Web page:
Wednesday, August 17, 2005

ICE - In Case of Emergency
(from an e-mail)
A campaign encouraging people to enter an emergency contact number in their mobile phone's memory under the heading "ICE" (i.e. In Case of Emergency), has rapidly spread throughout the world as a particular
consequence of the terrorist attacks in London.

Originally established as a nation-wide campaign in the UK, ICE allows paramedics or police to be able to contact a designated relative next-of-kin in an emergency situation. The idea is the brainchild of East Anglian Ambulance Service paramedic Bob Brotchie and was launched in May this year. Bob, 41, who has been a paramedic for 13 years, said: "I was reflecting on some of the calls I've attended at the roadside where I had to look through the mobile phone contacts struggling for information on a shocked or injured person. Almost everyone carries a mobile phone now, and with ICE we'd know immediately who to contact and what number to ring. The person may even know of their medical history."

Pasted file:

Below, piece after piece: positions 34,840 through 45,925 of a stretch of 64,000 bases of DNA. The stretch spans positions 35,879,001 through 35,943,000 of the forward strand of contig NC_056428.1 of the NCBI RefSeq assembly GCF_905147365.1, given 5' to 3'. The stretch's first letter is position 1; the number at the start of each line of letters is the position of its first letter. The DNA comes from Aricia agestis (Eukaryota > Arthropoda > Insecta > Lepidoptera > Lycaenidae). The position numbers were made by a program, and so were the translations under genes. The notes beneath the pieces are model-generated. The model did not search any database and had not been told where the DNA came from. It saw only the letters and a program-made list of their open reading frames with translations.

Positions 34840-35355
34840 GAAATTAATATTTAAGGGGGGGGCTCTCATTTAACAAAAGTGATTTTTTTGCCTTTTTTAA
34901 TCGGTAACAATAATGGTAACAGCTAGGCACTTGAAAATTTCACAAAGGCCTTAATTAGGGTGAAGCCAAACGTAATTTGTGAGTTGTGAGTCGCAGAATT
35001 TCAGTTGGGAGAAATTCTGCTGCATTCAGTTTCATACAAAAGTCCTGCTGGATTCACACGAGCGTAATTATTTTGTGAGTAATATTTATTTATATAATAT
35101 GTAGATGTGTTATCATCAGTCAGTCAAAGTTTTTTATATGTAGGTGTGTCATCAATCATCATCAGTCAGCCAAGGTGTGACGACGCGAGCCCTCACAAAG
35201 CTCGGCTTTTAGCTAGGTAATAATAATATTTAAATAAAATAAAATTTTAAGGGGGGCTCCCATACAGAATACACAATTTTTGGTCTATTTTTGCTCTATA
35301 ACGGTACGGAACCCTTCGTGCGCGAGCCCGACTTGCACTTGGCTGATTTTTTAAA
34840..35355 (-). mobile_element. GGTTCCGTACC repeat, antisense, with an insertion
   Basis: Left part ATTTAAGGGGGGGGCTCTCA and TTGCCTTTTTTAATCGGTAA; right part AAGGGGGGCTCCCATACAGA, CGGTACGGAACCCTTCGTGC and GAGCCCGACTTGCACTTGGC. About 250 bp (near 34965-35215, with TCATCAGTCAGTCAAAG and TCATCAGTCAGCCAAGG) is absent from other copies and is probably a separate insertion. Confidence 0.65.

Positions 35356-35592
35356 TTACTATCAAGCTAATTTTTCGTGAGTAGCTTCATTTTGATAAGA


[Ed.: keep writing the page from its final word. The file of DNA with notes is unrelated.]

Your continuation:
By adopting the ICE advice, your mobile will help the rescue services quickly contact a friend or relative - which could be vital in a life or death situation. It only takes a few seconds to do, and it could easily help save your life. Why not put ICE in your phone now? Simply select a new contact in your phone book, enter the word 'ICE' and the number of the person you wish to be contacted.

The idea is that you store the word "I C E" in your mobile phone address book, and against it enter the number of the person you would want to be contacted "In Case of Emergency". In an emergency situation ambulance and hospital staff will then be able to quickly find out who your next of kin are and be able to contact them.

It's so simple that everyone can do it. Please do. Please will you also email this to everybody in your address book, it won't take too many 'forwards' before everybody will know about this. It really could save your life, or put a loved one's mind at rest. For more than one contact name ICE1, ICE2, ICE3 etc."

And a note from The Happy Homemaker:
You should also complete a Medical Power of Attorney and a Living Will. Give copies to your ICE contact. You might also give your ICE a wallet-sized card listing your medical conditions, allergies, medications and important people to contact. The Red Cross also suggests you choose a meeting place where all members of your family will go (not your home) in case of a wide-spread emergency situation. Each member of your family should agree on an out-of-town person to call in such a situation since local phone lines may be tied up for emergency personnel. The out-of-town person could then relay information.


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